New images of Saturn's moons Enceladus, Janus and Dione were captured this week by NASA's Cassini spacecraft.
Jets of water ice and vapor can be seen bursting out of Enceladus's south polar region in the main image above.
After imaging Enceladus's stunning geysers, Cassini flew to within 74 kilometres (46 miles) of the surface in order to 'taste' the geysers so that scientists can learn more about their composition.
"More than 90 jets of all sizes near Enceladus's south pole are spraying water vapor, icy particles, and organic compounds all over the place. Cassini has flown several times now through this spray and has tasted it. And we have found that aside from water and organic material, there is salt in the icy particles. The salinity is the same as that of Earth's oceans," said Carolyn Porco, leader of the Imaging Science team for Cassini.
Porco believes Enceladus is the most promising place in the solar system for a "flagship-scale" astrobiology mission to search for microbial life. In an interview with NASA Science she reasoned:
"The kind of ecologies Enceladus might harbor could be like those deep within our own planet. Abundant heat and liquid water are found in Earth's subterranean volcanic rocks. Organisms in those rocks thrive on hydrogen (produced by reactions between liquid water and hot rocks) and available carbon dioxide and make methane, which gets recycled back into hydrogen. And it's all done entirely in the absence of sunlight or anything produced by sunlight."
A flyby planned for October 2015 will bring Cassini even closer to the south pole region, to a distance of about 25 kilometres (16 miles).
Enceladus has a diameter of 504 kilometres (313 miles) and its icy surface is highly reflective of sunlight. The icy jets burst out of the southern region where the moon is scarred by its "tiger stripes" - four parallel claw marks scratched into the smooth icy surface. The tiger stripes are about 120 kilometres in length.
The ice and dust that form's Saturn's E ring have been found to originate from Enceladus itself so that the moon forges the ring in which it sits.
After its study of Enceladus, Cassini flew by the small moon of Janus (pronounced 'jay-nuss'). Janus, discovered in 1966, has a diameter of just 179 kilometres. Cassini flew by at a distance of 44,000 kilometres (27,000 miles).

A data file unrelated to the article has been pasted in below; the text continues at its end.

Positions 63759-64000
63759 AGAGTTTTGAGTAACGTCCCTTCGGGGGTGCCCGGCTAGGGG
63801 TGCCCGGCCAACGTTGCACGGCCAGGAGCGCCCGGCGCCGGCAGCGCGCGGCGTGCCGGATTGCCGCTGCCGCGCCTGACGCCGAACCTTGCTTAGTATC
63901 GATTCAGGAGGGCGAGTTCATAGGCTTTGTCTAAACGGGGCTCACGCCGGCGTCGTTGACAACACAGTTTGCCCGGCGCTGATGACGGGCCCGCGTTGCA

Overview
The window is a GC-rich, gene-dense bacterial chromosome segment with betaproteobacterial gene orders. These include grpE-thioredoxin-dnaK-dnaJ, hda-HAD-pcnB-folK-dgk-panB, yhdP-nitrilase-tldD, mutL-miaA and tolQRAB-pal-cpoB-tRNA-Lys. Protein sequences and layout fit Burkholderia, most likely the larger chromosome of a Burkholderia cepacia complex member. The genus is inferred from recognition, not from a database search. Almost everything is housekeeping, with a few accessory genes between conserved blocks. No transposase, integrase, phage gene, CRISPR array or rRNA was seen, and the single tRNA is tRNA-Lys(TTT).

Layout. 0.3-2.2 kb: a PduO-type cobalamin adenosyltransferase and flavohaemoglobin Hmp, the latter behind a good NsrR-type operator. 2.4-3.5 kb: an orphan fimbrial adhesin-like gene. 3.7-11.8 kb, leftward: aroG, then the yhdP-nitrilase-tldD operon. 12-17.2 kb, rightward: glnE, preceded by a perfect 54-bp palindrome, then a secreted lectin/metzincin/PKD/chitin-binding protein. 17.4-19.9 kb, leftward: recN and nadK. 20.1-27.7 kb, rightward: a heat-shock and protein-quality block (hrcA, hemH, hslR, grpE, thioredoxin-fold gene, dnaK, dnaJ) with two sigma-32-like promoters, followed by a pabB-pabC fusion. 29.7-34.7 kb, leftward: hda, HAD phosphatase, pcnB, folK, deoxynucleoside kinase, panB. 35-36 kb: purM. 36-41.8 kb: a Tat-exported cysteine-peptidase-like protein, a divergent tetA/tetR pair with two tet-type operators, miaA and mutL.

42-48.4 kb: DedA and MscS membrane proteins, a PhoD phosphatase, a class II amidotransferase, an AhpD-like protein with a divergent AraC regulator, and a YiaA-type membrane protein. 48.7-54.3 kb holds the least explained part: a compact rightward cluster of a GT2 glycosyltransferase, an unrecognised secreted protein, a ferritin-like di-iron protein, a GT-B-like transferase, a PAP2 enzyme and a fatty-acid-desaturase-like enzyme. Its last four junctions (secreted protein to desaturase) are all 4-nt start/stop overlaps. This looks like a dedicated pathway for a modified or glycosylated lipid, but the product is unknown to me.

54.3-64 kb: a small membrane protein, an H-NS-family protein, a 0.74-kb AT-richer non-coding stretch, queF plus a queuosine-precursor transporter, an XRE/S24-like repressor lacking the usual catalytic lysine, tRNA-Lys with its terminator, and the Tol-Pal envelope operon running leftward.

Janus, from Cassini flyby March 27, 2012. Credit: NASA/JPL/Space Science Institute
On March 28, Cassini captured some more images of Dione from a similar distance to its flyby of Janus, approximately 44,000 kilometres (27,000 miles).
Dione is an icy moon and is phase locked with Saturn so that the same side of the moon always faces its parent (also the same as Earth's Moon). Among other observations, Cassini collected a nine-frame mosaic depicting the side of the moon that faces away from Saturn in its orbit.
Dione, discovered by Giovanni Cassini in 1684, is one of Saturn's larger moons with a diameter of 1,123 km (698 miles).
It takes Dione just 2.7 (Earth) days to orbit Saturn at a distance of 377,400 km (234,000 miles), a very similar orbital distance to our Moon, which orbits Earth at an average of 238,000 miles.
Dione imaged by Cassini on March 28, 2012. Credit: NASA/JPL/Space Science Institute
Saturn has over 60 moons, a vast range of different worlds.
Cassini was launched in 1997 and entered Saturn's orbit in 2004. Cassini continues to provide much information and stunning images of Saturn, its rings and its moons.
The Cassini-Huygens mission is a cooperative project of NASA, the European Space Agency and the Italian Space Agency.
The Cassini imaging operations center (CICLOPS) and team leader (Dr. C. Porco) are based at the Space Science Institute in Boulder, Colo.
NASA's Jet Propulsion Laboratory, Pasadena, California, a division of the California Institute of Technology, manages the overall mission for NASA.
The Cassini orbiter was designed, developed and assembled at JPL. The Cassini plasma spectrometer team and the ion and neutral mass spectrometer team are based at Southwest Research Institute, San Antonio.